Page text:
Most observers seem to be of the opinion that the relationship between China and NK is particularly weak at the moment. It’s quite possible the NKs have China in mind as much as the US as far as nuclear deterrence is concerned, in the longer run.

    Read More
    • Agree: reiner Tor
    • Replies: @Anonym
    Most observers seem to be of the opinion that the relationship between China and NK is particularly weak at the moment. It’s quite possible the NKs have China in mind as much as the US as far as nuclear deterrence is concerned, in the longer run.

    If so, they already have missiles that will reach China. No, what is precipitating this is Kim's development of ICBMs.
  13. It is crucial that he continue to hold Kim’s feet to the fire. North Korea’s nuclear ambitions need to be ended promptly and decisively. Why? Because, as the world’s knitters know to their advantage, “a stitch in time saves nine” – it is better to fix a problem when it is small than to wait and let it get out of hand.

    On the other hand, nuclear weapons are the only effective guarantee of national sovereignty in the modern world. It’s arguably better if countries like NK can effectively defy would-be world hegemons like the US.

    The embarrassment for North Korea’s tubby leader Kim Jong-un is massive – and it is hardly alleviated by the fact that, as the London Telegraph has pointed out, there is a distinct possibility that one or more foreign military powers hacked into the launch to ensure its failure.

    LOL! So are Rifkind and Fingleton bullshitters, or are they ignorant of the substantial numbers of launch and mission failures experienced by every country that has tried to develop long range missile technology?

    Read More
  14. Neither anonymous “intelligence sources” nor Malcolm Rifkind dwell in the palace of truth. If they say it’s sunny, you should take your umbrella.

    Read More
  15. In recent days, China has repeatedly called for a peaceful settlement of the crisis. This is a warning to the US not to attack North Korea. Another Korean War looms, and we will lose if it happens.

    Read More
  16. @Mao Cheng Ji

    All those suggestions that Kim Jong-un is a seriously irrational – even suicidal – opponent seem particularly off-base.
     
    I agree. And therefore, there's no reason for western paranoia; all they have to do is to stop threatening N.Korea, respect its independence and self-reliance. Juche=autarky; leave them alone, let them run their experiment.

    Agreed. The US is far too full of hubris for its own good – and to the detriment of all of us.
    Leave NK alone, no god appointed you to police the world. Leave off bullying the world, and you’ll sleep better.
    And by the way, forget about assigning chores to China: they are not your underlings. They look after their own interests.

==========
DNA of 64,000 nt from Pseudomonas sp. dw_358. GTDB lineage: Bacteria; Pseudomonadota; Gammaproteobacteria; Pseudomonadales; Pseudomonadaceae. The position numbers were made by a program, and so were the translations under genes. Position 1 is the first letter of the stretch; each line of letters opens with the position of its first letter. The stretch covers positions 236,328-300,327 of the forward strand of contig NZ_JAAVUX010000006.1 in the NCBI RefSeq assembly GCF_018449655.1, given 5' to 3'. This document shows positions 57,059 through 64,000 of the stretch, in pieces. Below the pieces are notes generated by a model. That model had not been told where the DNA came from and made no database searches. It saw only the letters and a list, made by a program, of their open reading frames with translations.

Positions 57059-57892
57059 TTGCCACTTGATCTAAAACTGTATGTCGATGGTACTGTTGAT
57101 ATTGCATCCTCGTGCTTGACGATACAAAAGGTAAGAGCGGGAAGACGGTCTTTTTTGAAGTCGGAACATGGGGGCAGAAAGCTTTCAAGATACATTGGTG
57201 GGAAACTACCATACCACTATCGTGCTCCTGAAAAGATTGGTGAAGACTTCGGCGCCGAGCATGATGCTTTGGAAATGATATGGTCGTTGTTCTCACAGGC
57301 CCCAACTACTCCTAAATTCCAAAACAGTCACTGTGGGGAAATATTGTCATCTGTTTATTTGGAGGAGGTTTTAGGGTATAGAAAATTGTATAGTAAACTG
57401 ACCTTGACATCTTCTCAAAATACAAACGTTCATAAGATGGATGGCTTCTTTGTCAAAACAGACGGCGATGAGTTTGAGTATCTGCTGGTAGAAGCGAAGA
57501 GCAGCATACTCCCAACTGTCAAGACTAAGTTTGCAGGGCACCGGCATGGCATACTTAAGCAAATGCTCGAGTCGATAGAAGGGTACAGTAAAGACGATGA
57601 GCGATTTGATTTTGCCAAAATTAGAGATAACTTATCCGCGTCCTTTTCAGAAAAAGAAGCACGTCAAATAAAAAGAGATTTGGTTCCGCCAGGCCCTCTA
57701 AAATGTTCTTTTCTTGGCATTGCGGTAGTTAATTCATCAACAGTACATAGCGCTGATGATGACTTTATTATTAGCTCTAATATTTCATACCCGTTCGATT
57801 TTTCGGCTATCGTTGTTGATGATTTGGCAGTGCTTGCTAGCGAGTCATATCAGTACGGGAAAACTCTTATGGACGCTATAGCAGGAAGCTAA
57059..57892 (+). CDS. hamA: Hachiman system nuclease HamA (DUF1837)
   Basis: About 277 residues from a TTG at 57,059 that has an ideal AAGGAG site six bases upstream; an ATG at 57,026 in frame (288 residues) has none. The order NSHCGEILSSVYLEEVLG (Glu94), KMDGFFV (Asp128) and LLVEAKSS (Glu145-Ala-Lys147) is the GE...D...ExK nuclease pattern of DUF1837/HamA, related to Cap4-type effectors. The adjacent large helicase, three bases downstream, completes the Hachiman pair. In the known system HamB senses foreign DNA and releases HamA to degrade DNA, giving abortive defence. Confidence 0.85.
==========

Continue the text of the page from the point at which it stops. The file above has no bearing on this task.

Stick to your usual errand boys.

    Read More
    • Replies: @Dave Shanken
    A little Wiki research shows that the peoples of Korea, China, and Japan have been interacting for the last 2000 years; they have lots of experience with each other. So it seems to me that the best policy for the US government would be to fulfill all treaty obligations (if needed, not "proactively"), but otherwise allow the governments of China, North Korea, South Korea, and Japan to settle there own problems. They have had at least as much success as the western nations have had, and over a much longer time period.
  17. Anonymous says:     Show CommentNext New Comment
    @Dan Hayes
    Eamonn:

    You say that North Korea's nuclear ambitions need be ended quickly and decisively.

    The Koreans would be out of their minds to do so. They should be aware what awaits them if they are bereft of nuclear weaponry. Libya and Iraq serve as prime examples.

    Agree.

    Read More
  18. Tell Peking that if the Norks go nuke, then we help Japan and South Korea go nuke.

    Anyone blaming this on the US is simply insane. The situations in Iraq and Libya are not comparable. And the US didn’t start the effort to bring down Libya, although it was idiotic to support the French and Brits. That mess in on Obama’s feckless head.

    China is not in a good position on this, and has been the guarantor of the Norks for years. If they won’t help, stop trade with them.

    Read More
    • Replies: @bluedog
    Cute if they won't help then stop trade with them and also the billions upon billions of Fed paper they buy,read my lips we won't tell China jack shit well except as propaganda for the dumbed down American population that is and you must be one of them...
    , @RodW
    Japan needs no US help to obtain nuclear weapons. The reason Japan has an uneconomical rocket program and unnecessary, unwanted nuclear power is to maintain its barely covert nuclear weapons capability.
  19. Usa is still at war with NK. Usa currently has a “truce” with NK.

    Its about time to negotiate an end to the war!

    What’s really going on?

    Read More
  20. Anonymous says:     Show CommentNext New Comment

    The entire premise of this article – that the US is simply putzing around northeast Asia because China, South Korea, and Japan ask it to – is completely wrong. The US is there because it was a beachhead to contain the Soviet Union and now China.